Perhaps it is the semantics of property that are preventing us as a society from adequately protecting the welfare of animals. However, courts can, and have, dealt with these sorts of issues before. The Oregon Supreme Court, in a trilogy of cases, defined a jurisprudence that allows animals to be considered property but does not force the conclusion that they should be treated as non-sentient objects. Acknowledging that animals have an interest in being free from beatings or starvation does not require granting animals “human” rights, like the right to vote.
It is also possible that the imprecise wording of Desmond’s Law originates from uneasiness towards bestowing legal interests to entities that cannot voice their own needs. Child advocacy has struggled with this conundrum for as long as family and juvenile courts have existed. However, despite difficulties in discerning the interests of an infant or a mentally disabled individual, the law has created an advocate for these parties and delineated a clear role for them. Given other analogous situations in the law, where the law has accommodated advocacy for the voiceless, the law can, and should, accommodate an animal’s interests.
Drawbacks of Imprecise Language
Appointing yet another advocate for the “interests of justice” is statutorily imprecise and provides no guidance to animal advocates on whether their position should be distinct from the prosecutor. Without defining animals’ interests as distinct from prosecutors’, problems can—and in animal cruelty cases more broadly, already have—manifested. For example, animal victims of cruelty are routinely seized and kept as evidence pending a criminal conviction, which can be for months or even years, in the case of a felony charge. Animals are often kept in sub-standard conditions and environments that challenge even healthy animals, and are kept from being fostered or adopted. A prosecutor and Desmond’s Law advocate may both be representing the “interests of justice,” but clearly, their interests would differ in this case.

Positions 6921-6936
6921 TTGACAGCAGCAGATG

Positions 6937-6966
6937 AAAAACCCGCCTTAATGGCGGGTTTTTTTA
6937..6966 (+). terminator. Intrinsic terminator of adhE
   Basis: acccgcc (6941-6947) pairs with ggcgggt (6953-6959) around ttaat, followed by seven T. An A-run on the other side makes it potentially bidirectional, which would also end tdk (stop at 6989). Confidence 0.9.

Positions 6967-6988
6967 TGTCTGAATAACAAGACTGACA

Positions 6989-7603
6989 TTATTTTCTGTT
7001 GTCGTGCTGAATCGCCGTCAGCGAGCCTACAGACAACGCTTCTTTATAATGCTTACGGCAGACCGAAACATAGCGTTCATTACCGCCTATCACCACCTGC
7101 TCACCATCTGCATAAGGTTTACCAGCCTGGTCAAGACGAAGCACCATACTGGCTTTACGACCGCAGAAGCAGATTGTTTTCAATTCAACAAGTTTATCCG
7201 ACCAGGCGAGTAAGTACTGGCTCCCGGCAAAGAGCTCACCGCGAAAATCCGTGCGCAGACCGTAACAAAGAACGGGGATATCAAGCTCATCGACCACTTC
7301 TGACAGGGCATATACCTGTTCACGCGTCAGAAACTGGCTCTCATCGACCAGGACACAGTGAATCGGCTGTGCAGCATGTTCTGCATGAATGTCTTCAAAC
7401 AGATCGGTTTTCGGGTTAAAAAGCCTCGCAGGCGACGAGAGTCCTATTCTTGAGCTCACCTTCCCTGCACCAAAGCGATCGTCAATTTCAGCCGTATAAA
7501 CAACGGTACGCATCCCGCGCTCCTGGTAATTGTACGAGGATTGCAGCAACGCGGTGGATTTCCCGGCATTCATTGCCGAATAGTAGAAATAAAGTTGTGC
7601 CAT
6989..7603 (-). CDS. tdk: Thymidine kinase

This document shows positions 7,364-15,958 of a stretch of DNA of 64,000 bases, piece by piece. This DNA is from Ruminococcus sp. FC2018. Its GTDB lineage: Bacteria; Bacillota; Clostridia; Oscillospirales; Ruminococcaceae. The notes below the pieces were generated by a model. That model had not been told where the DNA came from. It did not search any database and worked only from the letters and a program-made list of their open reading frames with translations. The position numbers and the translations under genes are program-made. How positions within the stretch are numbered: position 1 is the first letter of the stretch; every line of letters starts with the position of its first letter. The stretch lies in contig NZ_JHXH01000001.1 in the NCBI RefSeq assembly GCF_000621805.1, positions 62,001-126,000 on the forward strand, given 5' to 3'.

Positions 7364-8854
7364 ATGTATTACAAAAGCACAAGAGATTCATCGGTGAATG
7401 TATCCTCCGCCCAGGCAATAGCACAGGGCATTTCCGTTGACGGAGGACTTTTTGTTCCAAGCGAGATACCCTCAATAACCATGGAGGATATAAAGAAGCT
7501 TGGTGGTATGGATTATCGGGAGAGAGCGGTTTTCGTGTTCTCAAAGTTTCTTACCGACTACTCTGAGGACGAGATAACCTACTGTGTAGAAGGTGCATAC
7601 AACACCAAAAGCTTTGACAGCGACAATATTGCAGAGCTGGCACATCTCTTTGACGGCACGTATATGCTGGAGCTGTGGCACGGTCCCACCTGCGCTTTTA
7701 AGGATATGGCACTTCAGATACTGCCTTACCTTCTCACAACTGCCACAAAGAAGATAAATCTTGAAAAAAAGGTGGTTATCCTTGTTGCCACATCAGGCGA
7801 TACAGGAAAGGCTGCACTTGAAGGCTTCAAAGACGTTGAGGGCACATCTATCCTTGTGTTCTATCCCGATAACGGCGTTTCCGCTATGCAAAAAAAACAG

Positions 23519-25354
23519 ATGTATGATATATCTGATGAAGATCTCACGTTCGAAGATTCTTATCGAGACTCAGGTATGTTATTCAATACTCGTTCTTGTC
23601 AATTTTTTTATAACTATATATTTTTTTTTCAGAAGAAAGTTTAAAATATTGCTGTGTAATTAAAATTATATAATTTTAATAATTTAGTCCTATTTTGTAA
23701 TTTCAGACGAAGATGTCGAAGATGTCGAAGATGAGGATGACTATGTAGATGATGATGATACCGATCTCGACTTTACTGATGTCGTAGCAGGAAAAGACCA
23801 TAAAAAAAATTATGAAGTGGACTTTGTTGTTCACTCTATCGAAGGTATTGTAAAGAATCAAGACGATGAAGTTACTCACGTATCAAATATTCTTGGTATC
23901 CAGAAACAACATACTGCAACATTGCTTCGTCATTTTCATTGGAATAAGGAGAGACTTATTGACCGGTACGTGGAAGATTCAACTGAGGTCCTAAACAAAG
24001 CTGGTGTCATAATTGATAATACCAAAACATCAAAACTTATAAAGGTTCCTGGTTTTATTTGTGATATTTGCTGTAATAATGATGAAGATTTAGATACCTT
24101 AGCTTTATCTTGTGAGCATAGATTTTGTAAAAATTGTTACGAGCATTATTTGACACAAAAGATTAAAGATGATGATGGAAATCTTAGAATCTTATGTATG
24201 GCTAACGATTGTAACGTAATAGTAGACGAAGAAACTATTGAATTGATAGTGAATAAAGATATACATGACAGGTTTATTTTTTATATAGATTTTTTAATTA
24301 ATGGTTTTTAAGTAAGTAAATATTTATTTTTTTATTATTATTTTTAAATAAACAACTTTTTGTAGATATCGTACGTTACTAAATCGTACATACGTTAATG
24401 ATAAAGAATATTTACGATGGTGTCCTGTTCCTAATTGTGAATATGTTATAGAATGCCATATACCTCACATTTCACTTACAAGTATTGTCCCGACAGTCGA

The prosecutor and animal advocate would also likely disagree in dogfighting cases, where animals seized are often declared irredeemable by the state. Dogs seized in dogfighting cases are very expensive to house and care for as they must be individually housed by those trained in caring for fighting dogs. In most instances, the state—in the “interests of justice”—would find it is practical and humane to euthanize them. An advocate can make all the difference and can fight for a very different outcome for the dogs involved. In the Michael Vick dogfighting case, the United States District Court, in an unprecedented move, appointed Rebecca Huss as the guardian/special master to advise the Court regarding the final disposition of the remaining forty-eight seized dogs. Because of her recommendations, many of the dogs were dispersed to rescue organizations and were rehabilitated and adopted.